President Vladimir Putin on Saturday said Ukraine "glorifies" Adolf Hitler's SS killing squads and vowed to "eradicate Nazism," as he opened a memorial marking 80 years since the end of the siege of Leningrad.

The Russian leader has repeatedly invoked the Soviet Union's victory over Nazi Germany in the Second World War to justify his current offensive against Ukraine.

His charge that Ukraine is a fascist state that needs "de-Nazifying" has been debunked as false by independent experts.

On Saturday, Putin said "the regime in Kyiv glorifies Hitler's accomplices, the SS."

And Russia would "do everything possible to suppress and finally eradicate Nazism," he said.

"The followers of Nazi executioners, whatever they call themselves today, are doomed," he said near Saint Petersburg, his home town and the modern-day name of Leningrad.


Ukraine, the West and independent scholars have repeatedly rejected Putin's attempt to cast Kyiv as Nazi sympathisers.

He was speaking at the opening of a new memorial complex to victims of the siege of Leningrad -- an event which forms a major part of Putin's personal identity and one which has totemic importance for millions of Russians.

More than 800,000 people died from starvation, disease and bombardment during the 872-day encirclement by German forces in the Second World War. 

Putin had earlier on Saturday visited a cemetery where more than 400,000 victims were buried in mass graves.

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The Soviet Red Army broke the siege on 27 January 1944.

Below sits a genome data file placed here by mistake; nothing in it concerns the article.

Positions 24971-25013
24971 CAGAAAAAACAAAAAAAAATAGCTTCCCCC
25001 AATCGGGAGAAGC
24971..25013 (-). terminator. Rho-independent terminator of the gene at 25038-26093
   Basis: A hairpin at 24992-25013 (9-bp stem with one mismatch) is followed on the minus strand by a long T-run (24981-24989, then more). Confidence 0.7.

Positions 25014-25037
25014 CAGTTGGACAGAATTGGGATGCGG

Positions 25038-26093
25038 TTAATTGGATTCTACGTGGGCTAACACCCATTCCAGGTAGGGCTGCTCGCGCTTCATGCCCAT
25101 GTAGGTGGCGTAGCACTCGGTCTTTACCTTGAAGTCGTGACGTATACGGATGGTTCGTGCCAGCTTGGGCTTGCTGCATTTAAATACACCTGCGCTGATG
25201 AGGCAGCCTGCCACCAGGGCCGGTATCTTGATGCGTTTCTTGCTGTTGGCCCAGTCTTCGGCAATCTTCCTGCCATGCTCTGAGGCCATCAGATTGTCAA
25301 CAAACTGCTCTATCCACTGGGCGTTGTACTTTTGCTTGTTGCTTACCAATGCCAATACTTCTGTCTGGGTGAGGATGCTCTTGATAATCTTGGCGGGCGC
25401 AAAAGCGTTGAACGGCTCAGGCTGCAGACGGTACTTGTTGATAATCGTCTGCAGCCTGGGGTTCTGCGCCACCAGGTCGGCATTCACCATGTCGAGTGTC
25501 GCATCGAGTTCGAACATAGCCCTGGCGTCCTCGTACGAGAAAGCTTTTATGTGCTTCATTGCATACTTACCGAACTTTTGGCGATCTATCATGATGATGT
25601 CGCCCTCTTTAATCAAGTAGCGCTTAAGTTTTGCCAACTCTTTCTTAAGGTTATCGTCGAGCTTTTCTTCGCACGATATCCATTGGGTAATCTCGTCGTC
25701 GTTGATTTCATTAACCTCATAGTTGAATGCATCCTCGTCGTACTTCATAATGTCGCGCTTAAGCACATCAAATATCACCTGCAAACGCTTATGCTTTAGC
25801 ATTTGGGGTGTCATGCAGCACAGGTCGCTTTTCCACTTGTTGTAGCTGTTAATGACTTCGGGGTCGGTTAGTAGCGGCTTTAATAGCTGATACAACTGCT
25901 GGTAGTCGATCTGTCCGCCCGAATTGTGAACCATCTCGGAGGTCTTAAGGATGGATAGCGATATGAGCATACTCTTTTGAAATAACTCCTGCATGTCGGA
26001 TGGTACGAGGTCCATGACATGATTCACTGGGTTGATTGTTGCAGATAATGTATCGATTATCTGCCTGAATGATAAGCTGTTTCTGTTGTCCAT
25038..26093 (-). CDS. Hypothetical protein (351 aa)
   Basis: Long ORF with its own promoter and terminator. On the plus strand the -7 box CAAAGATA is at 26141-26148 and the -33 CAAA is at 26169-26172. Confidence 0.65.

Although he was born after the war, Putin's elder brother died of starvation during the siege.

He has also recalled how his mother once fainted and was laid out in the street next to a bunch of corpses, presumed dead from hunger.

The Kremlin has been accused of manipulating its Second World War history to justify the offensive against Ukraine and a repressive turn at home.

The Soviet Union lost around 27 million people in what it calls the "Great Patriotic War" -- more than any other country.


Putin has made memory of the war central to Russia's national psyche. 

Parades, monuments, cultural events and school curriculums have been increasingly dedicated to the heroism and courage of Soviet soldiers.

At the same time the Kremlin has sought to quash controversy surrounding the conflict. 

Topics such as the Soviet Union's 1939 secret alliance with Germany to carve up Poland and the massacre of more than 20,000 Poles at Katyn by Joseph Stalin's secret police are taboo.

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